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Gear Question

Why does a non waterproof Polartec fleece...

Posted on

Why does a non waterproof Polartec fleece lined softshell hoody cost almost $400? Am I missing something?

Responded on

right. i thought about pulling the trigger on this. but for a little extra buck, you might as well go with Arctery'x, which is proven.

Responded on

Mammut is a somewhat proven brand but their quality has definitely been slipping in my recent purchases of that brand. I just picked up my second Ultimate Advanced Jacket which is giving me lots of quality issues not expected on a $258 fleece jacket. So I doubt I will pay $358 for another Made in China Mammut Softshell that may not last beyond a single season of use. That said at least Arcteryx's higher end stuff is still made in Canada and I've had some Arcteryx fleeces and softshells lasting me years of hard use and still looking new.
I agree if you are spending above $400 for fleeces and jackets be sure to make sure the quality is there and the seller has Backcountry's awesome return policy.

Best Answer Responded on

Polartec Power Shield Pro is essentially waterproof. I think you'd compare this jacket directly to the Patagonia Northwall Jacket ($450, Powershield Pro + R2 lining) and Arc'Teryx Venta MX ($450, Gore Windstopper seam-taped + microfleece lining).

These are all shells blending traditional hardshell protection with softshell characteristics - stretch, better breathability, and warmth.

Responded on

Thanks for clearing that up. So it is a waterproof softshell. However does the outer softshell layer repell water or does it soak on the softshell and keep it there? I mean waterproofed and dry on the inside is one thing, but wearing a wet cold soggy jacket that is now 5x the weight with water soaked thru it is not cool.
Asking because I recall in the late 1990s The North Face brand put out a line of pricey waterproof fleece jackets that consisted of a single layer of goretex membrane buried beneath spongy layers of nylon/polyester/cordura weavings. The result was the wearer was dry but could'nt do anything whiles wearing a wet soggy jacket that now has no breathability, wieghs a ton, and take days to dry on the trail. Needless to say that line was short lived, forgotten and buried deep in the history of failed and forgotten gear.

Responded on

I haven't seen the Mammut jacket here, but I have used both the Venta MX and Northwall/Knifeblade. The first, and most obvious thing, to note here is the DWR technology has gotten much better since then, which gives a significantly better "first line of defense" than the jackets of old. I've found these jackets to work just as well as a hardshell in the conditions you specifically mentioned - eventually, the fabric does wet out, and this issue is compounded by the heavier weight of the jacket (thus more fabric to absorb more water).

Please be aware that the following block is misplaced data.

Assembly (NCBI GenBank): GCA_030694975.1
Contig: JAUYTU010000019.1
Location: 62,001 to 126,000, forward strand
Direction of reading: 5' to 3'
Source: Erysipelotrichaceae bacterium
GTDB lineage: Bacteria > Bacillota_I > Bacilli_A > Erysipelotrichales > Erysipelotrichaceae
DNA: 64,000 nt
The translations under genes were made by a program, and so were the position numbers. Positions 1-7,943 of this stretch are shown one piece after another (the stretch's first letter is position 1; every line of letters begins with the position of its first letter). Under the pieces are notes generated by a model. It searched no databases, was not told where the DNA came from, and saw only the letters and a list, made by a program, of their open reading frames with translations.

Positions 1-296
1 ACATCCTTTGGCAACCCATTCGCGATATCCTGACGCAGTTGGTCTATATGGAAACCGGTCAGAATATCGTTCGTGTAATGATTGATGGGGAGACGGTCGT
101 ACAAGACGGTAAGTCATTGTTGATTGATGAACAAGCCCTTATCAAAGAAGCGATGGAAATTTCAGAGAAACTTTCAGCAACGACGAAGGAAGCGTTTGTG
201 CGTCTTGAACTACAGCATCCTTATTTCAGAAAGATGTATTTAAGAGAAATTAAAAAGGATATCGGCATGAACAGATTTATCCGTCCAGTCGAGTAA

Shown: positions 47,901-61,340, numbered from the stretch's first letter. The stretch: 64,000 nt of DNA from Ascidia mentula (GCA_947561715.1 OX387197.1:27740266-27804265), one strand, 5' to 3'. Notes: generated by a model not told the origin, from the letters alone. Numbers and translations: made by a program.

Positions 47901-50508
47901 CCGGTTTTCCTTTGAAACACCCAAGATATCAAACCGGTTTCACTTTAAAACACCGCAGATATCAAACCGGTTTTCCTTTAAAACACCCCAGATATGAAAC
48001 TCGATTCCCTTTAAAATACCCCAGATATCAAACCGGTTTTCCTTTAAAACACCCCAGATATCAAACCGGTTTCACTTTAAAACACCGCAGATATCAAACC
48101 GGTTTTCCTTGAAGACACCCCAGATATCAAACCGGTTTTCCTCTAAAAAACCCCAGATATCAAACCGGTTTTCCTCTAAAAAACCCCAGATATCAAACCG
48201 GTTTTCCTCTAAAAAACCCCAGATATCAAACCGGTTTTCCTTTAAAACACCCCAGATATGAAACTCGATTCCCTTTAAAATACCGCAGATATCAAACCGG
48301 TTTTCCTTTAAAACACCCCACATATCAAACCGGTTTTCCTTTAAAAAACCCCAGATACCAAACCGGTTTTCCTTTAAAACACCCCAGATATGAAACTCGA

What you mention, though, is what keeps me from taking even these high tech supershells on long alpine routes. They're absolutely ideal for one-day activities, or when you'll have an extended period of time to air them out, etc. but do struggle with day-in-day out abuse that hardshells live through for days (though, I'll admit, I think that's also due to a typical hardshell weighing less than half what these shells do). The fabrics are getting better--take the Arc'Teryx Gamma MX, which switched to a proprietary from Power Shield for this very reason--but they're not there yet, in my opinion.

Responded on

I bought the new gamma mx (50%off) near my house. I mean its okay. Is it worth 350 retail? NO WAY. Fact is that it does not block wind at all and really has no water resistant properties. I could see how its awesome if you are really working hard. The thing is as soon as you stop, you just feel cold wind cutting through it. I just bought this jacket and will give it a try. My concern is the fit of mammut. I am a medium in Arcteryx and chose a medium here. The chest measurment seem odd.

Is polertic power shield pro water proof or water resistant? Noone has given real life examples of this.

Responded on

Powershield Pro is, in real-world use, waterproof. It tests better than a lot of low end ($100ish) waterproof rain jackets, for what that's worth. Certainly snow proof - which is when you'll likely be using a fleece-lined softshell anyway. For more bomber protection, I recommend the Arc'Teryx Venta MX. This shell will breathe better than the Venta, but block significantly more wind than the Gamma MX.

Responded on

This is by far the worst softshell jacket on the market. It has odd sizing and it offers nothing for the money. My arcteryx hyllus hoody smokes this thing in every way.